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Jun 20, 2017 8:48 AM CST
|This article states "Epsom salts can keep plants greener and bushier, enhance production of healthier fruit later in the season, and potentially help reduce blossom-end rot in magnesium-deficient soils"
Last year I applied Epsom salts (magnesium sulfate) to container tomatoes to make sure they had enough magnesium, and had the worst blossom-end rot ever.
Blossom-end rot is said to be related to calcium insufficiency. Epsom salts do not contain calcium. According to Clemson Cooperative Extension "The cause of this disorder is a calcium deficiency in the developing fruit. Extreme fluctuations in moisture, insufficient soil calcium, root pruning from nearby cultivation, and excessive ammoniacal (NH4 +) nitrogen, potassium, or magnesium fertilization can also increase the chances of blossom end rot, especially early in the season."
Note this says excessive magnesium fertilization increases the chances of blossom end rot. According to Clemson "Avoid excessive potassium or magnesium fertilization as these nutrients will compete with calcium for uptake by the plants. Epsom salts is an example of a magnesium source, so do not apply to soil unless a recent soil report indicates a magnesium deficiency" .
Clemson Extension article:
I did some searching of scientific literature via Google Scholar and could not find any reference that suggests magnesium can reduce blossom end rot as suggested in this NGA article. In fact what I found supported Clemson's contention. For example "
Hao, X. and Papadopoulos, A.P. 2003. Effects of calcium and magnesium on growth, fruit yield and quality in a fall greenhouse tomato crop grown on rockwool. Can. J. Plant Sci. 83: 903–912.
"High Ca (300 mg L–1) concentration increased fruit yield and reduced the incidence of blossom-end rot (BER) ............Blossom-end rot incidence increased linearly with increasing Mg concentration in the early growth stage at low Ca, but BER incidence at high Ca was not affected by Mg concentration."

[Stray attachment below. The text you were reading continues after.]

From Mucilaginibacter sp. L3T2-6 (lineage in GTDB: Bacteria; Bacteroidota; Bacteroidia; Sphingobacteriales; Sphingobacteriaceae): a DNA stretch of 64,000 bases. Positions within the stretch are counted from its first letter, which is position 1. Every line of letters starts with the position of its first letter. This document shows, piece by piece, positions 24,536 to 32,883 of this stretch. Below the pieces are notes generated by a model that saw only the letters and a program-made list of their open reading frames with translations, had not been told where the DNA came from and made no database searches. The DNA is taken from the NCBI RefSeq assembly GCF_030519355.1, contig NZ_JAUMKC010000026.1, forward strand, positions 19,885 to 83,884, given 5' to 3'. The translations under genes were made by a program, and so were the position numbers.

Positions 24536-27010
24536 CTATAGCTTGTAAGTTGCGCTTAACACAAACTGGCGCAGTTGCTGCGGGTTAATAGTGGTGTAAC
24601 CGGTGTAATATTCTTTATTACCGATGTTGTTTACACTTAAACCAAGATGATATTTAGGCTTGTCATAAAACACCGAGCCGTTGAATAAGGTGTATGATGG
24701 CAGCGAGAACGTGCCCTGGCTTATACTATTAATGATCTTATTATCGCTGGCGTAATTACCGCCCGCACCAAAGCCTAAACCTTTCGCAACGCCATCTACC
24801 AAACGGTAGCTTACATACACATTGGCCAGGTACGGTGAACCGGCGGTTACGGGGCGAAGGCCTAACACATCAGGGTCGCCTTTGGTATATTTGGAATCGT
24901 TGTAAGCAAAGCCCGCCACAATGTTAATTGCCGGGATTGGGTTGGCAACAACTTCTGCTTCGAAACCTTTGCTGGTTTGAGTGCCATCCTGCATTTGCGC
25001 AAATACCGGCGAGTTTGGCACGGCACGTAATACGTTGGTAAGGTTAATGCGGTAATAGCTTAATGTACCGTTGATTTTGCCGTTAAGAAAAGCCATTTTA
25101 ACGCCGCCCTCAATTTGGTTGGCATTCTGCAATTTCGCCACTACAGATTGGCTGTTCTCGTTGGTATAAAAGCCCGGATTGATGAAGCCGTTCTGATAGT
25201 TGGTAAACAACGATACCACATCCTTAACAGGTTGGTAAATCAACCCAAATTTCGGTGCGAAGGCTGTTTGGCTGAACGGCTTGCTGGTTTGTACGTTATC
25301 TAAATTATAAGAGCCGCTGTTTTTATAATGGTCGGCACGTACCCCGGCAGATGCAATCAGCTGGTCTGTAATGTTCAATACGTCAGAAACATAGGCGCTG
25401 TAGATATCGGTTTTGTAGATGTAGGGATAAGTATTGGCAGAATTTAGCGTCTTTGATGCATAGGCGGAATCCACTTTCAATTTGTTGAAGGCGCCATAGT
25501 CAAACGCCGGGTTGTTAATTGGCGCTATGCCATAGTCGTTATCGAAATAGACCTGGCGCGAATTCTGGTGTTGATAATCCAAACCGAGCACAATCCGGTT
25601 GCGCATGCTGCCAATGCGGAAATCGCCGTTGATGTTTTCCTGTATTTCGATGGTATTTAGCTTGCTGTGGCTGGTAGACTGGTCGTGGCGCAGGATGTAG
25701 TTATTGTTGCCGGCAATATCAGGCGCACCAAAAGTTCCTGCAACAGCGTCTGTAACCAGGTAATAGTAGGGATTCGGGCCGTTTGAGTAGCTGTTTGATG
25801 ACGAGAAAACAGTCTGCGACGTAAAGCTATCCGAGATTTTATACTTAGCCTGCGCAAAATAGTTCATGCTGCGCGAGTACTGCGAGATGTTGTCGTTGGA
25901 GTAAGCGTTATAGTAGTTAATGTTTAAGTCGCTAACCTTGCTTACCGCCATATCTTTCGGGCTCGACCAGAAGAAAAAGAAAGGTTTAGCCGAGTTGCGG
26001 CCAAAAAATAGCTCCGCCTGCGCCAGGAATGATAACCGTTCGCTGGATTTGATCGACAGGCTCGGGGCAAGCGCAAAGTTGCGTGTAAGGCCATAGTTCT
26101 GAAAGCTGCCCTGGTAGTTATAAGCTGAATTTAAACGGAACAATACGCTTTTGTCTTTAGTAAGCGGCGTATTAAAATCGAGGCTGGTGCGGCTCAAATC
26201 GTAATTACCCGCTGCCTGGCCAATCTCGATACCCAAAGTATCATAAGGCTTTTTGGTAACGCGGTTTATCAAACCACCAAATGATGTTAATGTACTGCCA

I would like to see either a scientific reference provided for Epsom salts (magnesium sulfate) reducing blossom end rot or the suggestion for its use removed from the NGA article if, as it seemed to me, there is no supporting evidence. Otherwise readers may apply Epsom salts and increase their risk of blossom end rot rather than reduce it.
Mar 3, 2020 6:14 AM CST
|Mg inhibits the uptake of Ca, so it makes perfectly good sense that applying Epsom salts would increase the likelihood of blossom end rot.
drdawg (Ken Ramsey) - Tropical Plants & More
I don't have gray hair, I have wisdom-highlights. I must be very wise.
Oregon (Zone 8a)
Mar 8, 2020 7:33 PM CST
|thanks for doing all this research. I usually add epsom salts at planting tomatoes and peppers, but get BER at 1st fruiting in spite of adding calcium weekly w/ fertilizer. (organic of course) If I catch it in time, I can correct it by next fruit, but this makes so much sense. Knowledge is power. I have had little luck finding this answer for a few yrs now, and very much appreciate passing this on. Ill be starting my seeds this week, so great timing. Happy gardening.|
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